2024 is a big year for American artist Jeffrey Gibson. Not only will he represent the USA at the Venice Biennale, he will also open his very first solo exhibition in a UK museum at the Sainsbury Centre in Norwich.
Jeffrey Gibson: no simple word for time will open at the art gallery on the campus of the University of East Anglia in February 2024 and visitors are promised a new site-specific installation as part of the show.
Gibson's new installation — called I can choose — will incorporate 19th and 20th century objects from Indigenous cultures across North America. Alongside the beadwork, parfleche and dolls that are common motifs in his work, the wider exhibition will not only consider the artist´s relationship with these items, but also how they are displayed within public facing museums and galleries.
It's a timely show for Gibson, as this first museum show opens just as a display of his work at London's Stephen Friedman Gallery — who represent him — closes. And it comes ahead of undoubtedly the biggest platform of Gibson's career so far: creating the American pavilion at the 2024 Venice Biennale.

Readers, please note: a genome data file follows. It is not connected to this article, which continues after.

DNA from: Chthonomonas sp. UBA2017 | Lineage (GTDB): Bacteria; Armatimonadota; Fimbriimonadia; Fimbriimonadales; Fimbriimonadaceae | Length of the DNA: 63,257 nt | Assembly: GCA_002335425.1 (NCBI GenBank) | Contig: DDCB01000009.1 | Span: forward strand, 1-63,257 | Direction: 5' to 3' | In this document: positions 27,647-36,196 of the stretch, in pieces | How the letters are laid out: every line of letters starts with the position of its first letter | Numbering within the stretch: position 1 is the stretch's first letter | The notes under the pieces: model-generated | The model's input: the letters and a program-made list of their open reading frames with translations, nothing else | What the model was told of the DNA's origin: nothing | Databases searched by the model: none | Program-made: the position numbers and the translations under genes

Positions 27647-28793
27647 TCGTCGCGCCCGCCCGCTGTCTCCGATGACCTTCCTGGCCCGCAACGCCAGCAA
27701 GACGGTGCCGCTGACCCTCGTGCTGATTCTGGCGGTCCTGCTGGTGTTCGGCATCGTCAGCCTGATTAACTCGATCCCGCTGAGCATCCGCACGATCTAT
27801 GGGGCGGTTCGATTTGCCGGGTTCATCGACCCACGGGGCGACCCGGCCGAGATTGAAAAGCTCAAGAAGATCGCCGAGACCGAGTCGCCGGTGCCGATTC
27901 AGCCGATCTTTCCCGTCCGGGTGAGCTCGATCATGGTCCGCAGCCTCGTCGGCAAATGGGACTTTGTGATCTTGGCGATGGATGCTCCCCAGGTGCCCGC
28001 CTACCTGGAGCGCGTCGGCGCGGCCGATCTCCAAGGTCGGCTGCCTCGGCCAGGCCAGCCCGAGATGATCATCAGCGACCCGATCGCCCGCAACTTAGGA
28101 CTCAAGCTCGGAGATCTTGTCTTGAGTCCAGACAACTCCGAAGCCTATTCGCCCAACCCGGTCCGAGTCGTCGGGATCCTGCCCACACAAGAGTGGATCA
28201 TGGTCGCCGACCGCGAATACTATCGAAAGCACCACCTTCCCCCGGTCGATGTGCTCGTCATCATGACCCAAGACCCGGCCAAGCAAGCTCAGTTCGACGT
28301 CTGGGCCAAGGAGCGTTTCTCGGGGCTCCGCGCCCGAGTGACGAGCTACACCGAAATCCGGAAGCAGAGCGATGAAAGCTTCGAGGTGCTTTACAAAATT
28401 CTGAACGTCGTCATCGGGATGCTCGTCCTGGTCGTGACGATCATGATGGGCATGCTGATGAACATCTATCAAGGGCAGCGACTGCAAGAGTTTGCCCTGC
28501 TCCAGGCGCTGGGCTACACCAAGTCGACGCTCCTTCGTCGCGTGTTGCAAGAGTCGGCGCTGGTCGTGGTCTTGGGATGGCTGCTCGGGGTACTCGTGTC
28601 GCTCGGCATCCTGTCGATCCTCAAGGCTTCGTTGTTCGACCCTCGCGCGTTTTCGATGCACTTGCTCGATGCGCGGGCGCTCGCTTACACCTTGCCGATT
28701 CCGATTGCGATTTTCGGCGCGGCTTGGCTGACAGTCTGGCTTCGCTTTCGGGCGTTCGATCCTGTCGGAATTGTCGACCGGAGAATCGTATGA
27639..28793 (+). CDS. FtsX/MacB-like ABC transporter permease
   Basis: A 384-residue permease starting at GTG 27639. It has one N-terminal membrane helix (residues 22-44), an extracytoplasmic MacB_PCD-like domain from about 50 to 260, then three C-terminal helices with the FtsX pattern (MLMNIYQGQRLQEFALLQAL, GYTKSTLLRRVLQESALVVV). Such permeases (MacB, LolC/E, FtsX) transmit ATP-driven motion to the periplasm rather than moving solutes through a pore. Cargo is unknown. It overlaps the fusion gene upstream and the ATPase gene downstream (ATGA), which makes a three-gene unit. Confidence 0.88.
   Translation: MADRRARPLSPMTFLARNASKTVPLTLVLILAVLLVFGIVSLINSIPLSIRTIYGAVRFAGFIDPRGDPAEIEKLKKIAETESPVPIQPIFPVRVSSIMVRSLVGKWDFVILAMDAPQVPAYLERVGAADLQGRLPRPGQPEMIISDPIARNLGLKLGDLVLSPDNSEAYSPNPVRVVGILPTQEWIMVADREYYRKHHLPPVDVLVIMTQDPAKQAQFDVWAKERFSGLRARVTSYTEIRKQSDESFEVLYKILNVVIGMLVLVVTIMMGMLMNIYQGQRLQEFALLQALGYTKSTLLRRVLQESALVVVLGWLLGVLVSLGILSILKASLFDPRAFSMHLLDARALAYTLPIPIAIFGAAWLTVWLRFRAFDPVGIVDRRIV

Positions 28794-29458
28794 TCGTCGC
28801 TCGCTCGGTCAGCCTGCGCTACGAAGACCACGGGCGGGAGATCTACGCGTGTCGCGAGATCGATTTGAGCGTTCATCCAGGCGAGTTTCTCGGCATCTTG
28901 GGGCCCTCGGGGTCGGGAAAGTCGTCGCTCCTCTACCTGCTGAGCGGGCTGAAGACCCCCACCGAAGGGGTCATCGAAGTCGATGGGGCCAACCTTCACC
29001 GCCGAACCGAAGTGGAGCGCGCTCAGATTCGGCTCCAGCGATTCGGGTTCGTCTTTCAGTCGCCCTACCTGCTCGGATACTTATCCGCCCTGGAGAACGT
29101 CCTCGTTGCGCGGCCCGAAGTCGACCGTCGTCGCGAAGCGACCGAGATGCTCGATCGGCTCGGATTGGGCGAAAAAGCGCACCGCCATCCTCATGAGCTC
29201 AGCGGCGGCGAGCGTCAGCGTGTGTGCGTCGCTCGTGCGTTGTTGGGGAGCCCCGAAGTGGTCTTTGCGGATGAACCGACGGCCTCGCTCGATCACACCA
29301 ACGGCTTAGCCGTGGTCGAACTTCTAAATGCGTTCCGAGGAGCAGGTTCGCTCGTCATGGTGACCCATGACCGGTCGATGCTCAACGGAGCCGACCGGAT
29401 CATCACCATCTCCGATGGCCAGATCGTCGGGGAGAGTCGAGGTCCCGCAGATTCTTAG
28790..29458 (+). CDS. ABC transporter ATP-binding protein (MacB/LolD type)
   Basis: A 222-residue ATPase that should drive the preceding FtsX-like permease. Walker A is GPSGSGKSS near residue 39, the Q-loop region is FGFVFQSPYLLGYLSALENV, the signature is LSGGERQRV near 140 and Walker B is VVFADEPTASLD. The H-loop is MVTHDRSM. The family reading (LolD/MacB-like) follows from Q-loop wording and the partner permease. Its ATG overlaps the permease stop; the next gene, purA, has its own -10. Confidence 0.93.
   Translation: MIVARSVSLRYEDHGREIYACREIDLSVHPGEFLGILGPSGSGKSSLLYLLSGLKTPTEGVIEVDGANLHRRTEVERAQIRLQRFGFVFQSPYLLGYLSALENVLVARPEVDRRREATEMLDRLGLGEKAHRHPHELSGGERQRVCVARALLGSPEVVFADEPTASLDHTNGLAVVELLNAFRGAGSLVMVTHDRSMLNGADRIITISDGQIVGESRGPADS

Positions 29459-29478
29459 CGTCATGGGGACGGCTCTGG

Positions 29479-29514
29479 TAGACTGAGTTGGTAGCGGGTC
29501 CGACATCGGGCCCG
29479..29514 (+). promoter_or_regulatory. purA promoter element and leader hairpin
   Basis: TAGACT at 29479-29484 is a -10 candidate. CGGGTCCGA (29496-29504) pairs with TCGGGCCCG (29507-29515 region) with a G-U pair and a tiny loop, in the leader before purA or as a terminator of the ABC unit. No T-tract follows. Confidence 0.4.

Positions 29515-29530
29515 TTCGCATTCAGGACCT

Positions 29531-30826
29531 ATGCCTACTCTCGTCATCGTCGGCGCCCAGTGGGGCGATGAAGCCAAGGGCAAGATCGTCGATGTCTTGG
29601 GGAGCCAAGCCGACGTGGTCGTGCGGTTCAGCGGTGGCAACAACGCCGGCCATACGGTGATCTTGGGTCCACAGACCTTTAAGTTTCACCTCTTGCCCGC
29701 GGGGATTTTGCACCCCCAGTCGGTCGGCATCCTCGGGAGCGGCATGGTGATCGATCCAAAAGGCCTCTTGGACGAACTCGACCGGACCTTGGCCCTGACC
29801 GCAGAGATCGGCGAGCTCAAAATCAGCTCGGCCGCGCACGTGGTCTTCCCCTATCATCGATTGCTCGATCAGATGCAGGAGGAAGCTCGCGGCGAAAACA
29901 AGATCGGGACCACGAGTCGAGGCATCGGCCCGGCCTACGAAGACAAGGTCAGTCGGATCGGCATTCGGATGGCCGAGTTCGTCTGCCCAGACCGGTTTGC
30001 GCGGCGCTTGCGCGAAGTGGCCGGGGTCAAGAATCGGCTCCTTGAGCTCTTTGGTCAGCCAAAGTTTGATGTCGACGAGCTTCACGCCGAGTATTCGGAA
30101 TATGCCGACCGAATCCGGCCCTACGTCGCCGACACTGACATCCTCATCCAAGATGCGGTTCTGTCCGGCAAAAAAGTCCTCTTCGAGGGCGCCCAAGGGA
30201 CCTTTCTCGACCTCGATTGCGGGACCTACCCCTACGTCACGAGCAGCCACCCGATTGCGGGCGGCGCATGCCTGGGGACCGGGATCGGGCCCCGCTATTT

Gibson will become the first Indigenous artist to represent the USA solo at the art-world version of the Olympics. A Colorado-born, New York-based artist, he is a member of the Mississippi Band of Choctaw Indians and of Cherokee descent and his work often challenges the absence of Native American practices in visual culture. His installation in Venice will be unveiled in April when the Biennale opens, but it's thought to be costing $5 million to produce.
In Norwich, no simple word for time will illuminate the rich practice of abstraction in Indigenous art, going against the common narrative within UK museums that abstraction only emerged in the 20th century.
The show is part of the Sainsbury Centre's What is Truth? season which will investigate how we can know what is true in the world around us. Gibson's show will be one of four interlinked exhibitions on the topic.
In a recent interview with maxwell museums, the Sainsbury Centre's Director Jago Cooper said it "really is quite a season" with programming that covers everything from "how AI is stealing our soul" to how "iconic photographs are coming to define our understanding of history."
Further details on the Norwich exhibition are yet to be revealed, but with Gibson's work usually incorporating painting, performance, sculpture, textiles and video, and nearly always utilising vibrant colour and pattern, we should certainly expect a bright and bold show.
Jeffrey Gibson: no simple word for time opens at the Sainsbury Centre for Visual Arts in Norwich on 24 February and runs until 4 August 2024
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